Gluten Free Beignets {Macy’s Culinary Council and Path to Peace Rwanda}

A few weeks ago I received this beautiful basket made in Rwanda as part of Macy’s Path to Peace program and the Macy’s Culinary Council’s Thanksgiving and Holiday Cookbook. The assignment was simple – make a recipe in the cookbook and show off the basket. Well simple if you don’t have picky eaters and food allergies. So after hours of pouring through the cookbook denouncing delicious recipe after recipe because I knew there was NO WAY my family would eat them, I found this:

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This is Michelle Bernstein’s recipe for Zeppole which she discribes as a fried, sweet dough treat from Italy. Fried dough covered in powdered sugar,  this I could do. This my family would eat. Except around here we call these Beignets – which is basically a fried sweet dough treat from France. The recipe looked easy enough and I’ve been wanting to tackle gluten free beignets for a while now, so here was my chance. I enlisted the help of my mom (she’s the cook / baker behind most of  the recipes on the blog – we make a great team) and we made zappole / beignets. Did I also mention our theme this week is Winter for K’s preschool and these look like snowballs? Did you see what I did there?

Ok so first thing’s first ingredients -

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For about 20 beignets you need: 4 tablespoons of butter, 1/4 cup of granulated sugar, 1/2 teaspoon of salt, 1 cup water, 1 cup gluten free flour blend, 1/4 teaspoon of xanthan gum, and 4 large eggs. You also need oil for frying and powdered sugar to cover them in.

As you can see I chose King Arthur’s Gluten Free Flour, this is important so pay attention. I’ve tried making beignets with other GF flours and they come our dense and cake like.  Someone told me about the King Arthur Flour and how it was light and airy so I decided to give it a try. I will never use another gluten free flour again.

On to making the dough

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First in a sauce pan you want to combine the butter, granulated sugar, salt and water over medium high heat and bring to a boil, stirring with a wooden spoon until the sugar is dissolved.

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In a separate bowl combine your flour and xanthan gum. Once the sugar dissolves in the above mixture you want to stir your flour to the saucepan all at once with the spoon and reduce heat to the lowest setting. Stir until the dough comes together in a ball and is shiny.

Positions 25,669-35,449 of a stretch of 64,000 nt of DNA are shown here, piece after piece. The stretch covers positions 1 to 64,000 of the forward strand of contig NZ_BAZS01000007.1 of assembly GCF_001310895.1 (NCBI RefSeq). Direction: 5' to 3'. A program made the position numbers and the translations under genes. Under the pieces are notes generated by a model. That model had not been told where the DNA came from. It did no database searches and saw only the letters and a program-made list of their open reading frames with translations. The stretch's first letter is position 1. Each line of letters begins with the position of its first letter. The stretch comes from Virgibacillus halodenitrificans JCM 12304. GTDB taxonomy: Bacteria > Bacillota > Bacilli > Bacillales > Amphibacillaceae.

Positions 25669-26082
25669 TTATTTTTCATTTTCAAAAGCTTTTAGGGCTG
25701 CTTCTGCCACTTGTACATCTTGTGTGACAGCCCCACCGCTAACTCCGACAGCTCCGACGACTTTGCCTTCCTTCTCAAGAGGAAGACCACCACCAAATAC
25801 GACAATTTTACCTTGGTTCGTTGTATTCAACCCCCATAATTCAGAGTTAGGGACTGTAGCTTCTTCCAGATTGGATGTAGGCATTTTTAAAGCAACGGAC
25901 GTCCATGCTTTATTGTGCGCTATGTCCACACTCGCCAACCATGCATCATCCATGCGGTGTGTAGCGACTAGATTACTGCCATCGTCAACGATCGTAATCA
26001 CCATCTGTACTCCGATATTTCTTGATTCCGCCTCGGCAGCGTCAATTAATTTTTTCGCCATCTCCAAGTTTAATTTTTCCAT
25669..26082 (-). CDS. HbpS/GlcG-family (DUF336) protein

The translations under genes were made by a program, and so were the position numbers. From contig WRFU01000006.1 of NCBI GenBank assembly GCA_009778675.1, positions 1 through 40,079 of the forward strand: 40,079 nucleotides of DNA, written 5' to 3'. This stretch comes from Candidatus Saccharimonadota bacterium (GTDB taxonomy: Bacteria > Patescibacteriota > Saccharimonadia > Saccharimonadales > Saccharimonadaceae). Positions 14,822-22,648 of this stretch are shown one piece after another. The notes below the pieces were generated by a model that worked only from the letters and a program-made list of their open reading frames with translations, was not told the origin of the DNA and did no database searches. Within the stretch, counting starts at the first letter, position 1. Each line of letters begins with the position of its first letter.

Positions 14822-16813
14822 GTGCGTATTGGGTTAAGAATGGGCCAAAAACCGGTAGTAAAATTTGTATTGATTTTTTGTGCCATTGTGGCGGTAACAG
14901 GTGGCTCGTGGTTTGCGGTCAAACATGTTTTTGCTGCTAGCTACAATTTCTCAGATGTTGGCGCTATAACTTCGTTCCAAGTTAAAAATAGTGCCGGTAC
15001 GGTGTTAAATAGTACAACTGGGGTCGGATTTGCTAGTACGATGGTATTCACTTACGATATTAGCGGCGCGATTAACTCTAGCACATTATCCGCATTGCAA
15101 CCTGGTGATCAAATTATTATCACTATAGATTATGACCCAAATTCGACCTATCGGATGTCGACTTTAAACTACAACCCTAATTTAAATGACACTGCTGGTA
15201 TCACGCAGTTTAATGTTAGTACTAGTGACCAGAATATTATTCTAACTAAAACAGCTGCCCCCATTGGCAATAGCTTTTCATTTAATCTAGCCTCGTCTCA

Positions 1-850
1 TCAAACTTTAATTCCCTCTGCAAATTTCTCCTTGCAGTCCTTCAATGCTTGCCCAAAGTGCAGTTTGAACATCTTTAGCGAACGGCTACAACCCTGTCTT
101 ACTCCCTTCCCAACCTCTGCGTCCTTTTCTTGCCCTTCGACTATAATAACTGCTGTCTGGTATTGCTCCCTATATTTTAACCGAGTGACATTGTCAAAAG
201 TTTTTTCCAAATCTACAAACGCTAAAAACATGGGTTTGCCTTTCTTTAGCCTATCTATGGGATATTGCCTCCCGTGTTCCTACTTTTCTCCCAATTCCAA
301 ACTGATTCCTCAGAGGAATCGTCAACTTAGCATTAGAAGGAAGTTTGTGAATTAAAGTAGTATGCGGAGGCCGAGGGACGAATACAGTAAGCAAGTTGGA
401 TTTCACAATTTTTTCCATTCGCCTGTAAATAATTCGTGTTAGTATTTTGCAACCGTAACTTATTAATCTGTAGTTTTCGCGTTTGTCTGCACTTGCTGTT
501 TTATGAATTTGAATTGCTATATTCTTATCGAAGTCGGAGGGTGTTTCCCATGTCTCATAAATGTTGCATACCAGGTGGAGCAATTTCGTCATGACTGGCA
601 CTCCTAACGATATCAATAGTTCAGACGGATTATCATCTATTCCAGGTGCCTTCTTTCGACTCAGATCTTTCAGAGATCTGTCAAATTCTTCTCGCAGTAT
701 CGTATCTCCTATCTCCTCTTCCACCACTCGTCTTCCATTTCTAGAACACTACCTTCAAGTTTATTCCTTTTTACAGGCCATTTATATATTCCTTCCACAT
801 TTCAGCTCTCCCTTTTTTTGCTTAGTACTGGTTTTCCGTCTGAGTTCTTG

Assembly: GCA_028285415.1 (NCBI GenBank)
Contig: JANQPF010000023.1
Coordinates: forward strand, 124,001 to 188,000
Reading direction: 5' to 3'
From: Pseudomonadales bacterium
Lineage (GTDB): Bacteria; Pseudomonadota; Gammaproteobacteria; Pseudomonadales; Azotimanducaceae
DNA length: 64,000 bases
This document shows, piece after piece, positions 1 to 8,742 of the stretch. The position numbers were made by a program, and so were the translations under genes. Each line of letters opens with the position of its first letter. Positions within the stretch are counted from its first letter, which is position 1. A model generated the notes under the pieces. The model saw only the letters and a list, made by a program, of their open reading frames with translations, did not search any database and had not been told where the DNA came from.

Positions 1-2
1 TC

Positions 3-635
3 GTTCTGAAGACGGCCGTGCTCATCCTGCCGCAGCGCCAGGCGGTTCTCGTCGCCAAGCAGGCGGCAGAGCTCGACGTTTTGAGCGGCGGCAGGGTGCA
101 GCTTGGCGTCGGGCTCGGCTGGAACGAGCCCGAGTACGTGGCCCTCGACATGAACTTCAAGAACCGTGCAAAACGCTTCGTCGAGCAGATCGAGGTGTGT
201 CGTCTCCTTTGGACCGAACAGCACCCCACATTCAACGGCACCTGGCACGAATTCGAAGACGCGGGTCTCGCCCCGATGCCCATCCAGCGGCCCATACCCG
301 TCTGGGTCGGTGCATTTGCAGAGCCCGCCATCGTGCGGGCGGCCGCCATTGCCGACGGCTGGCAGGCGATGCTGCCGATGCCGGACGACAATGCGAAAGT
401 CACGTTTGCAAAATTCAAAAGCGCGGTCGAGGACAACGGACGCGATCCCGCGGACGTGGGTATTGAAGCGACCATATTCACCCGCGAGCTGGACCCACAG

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Then you want to transfer the dough to your stand mixer bowl and let it cool to room temperature.

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Once cooled using your paddle attachment you want to add the eggs in one at a time mixing until each is fully incorporated into the dough before adding another. Once the eggs have been added, remove the bowl, cover with plastic wrap and let the dough rest for 10 minutes.

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While the dough is resting pour about 2 inches of oil in a pan and heat until 350 degrees on a medium-high heat.

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Using a spoon to make balls of dough, drop about six balls of dough at a time into the hot oil and cook for about 4 minutes until golden brown.

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Take them out of the oil and put them on plate lined with paper towels to drain.

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Cover them in powdered sugar and ENJOY!

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Eating them is the best part!

Join me tomorrow and I’ll tell you all about the beautiful bowl from Rwanda my beignets are showcased in, it’s so pretty and special I just felt it desired it’s own spotlight!

Disclaimer – I was contacted by Be Everywhere to participate in this post, I was given the cookbook and basket from the Macy’s Path to Peace program as compensation for this post. All opinions posted are 100% my own.

Comments

  1. Yum!

  2. Those look amazing and your little one sees to enjoy them

    • They were amazing! She was more interested in licking the powdered sugar off but that’s ok, it is the best part!

  3. Aw she makes them look so yummy! =)

  4. Those look amazing

  5. Love Beignets! Thanks so much for sharing how to make these.

  6. Maria Briggs says:

    I’m going to try this!! thanks for sharing this with us. That basket you received that was made in Rwanda is also beautiful!

  7. Look delicious but since I am going sugar free too any suggestions for a substitute on confectionary sugar??

    • I don’t, sorry May a granulated sugar substitute like stevia? That’s all I can think of.

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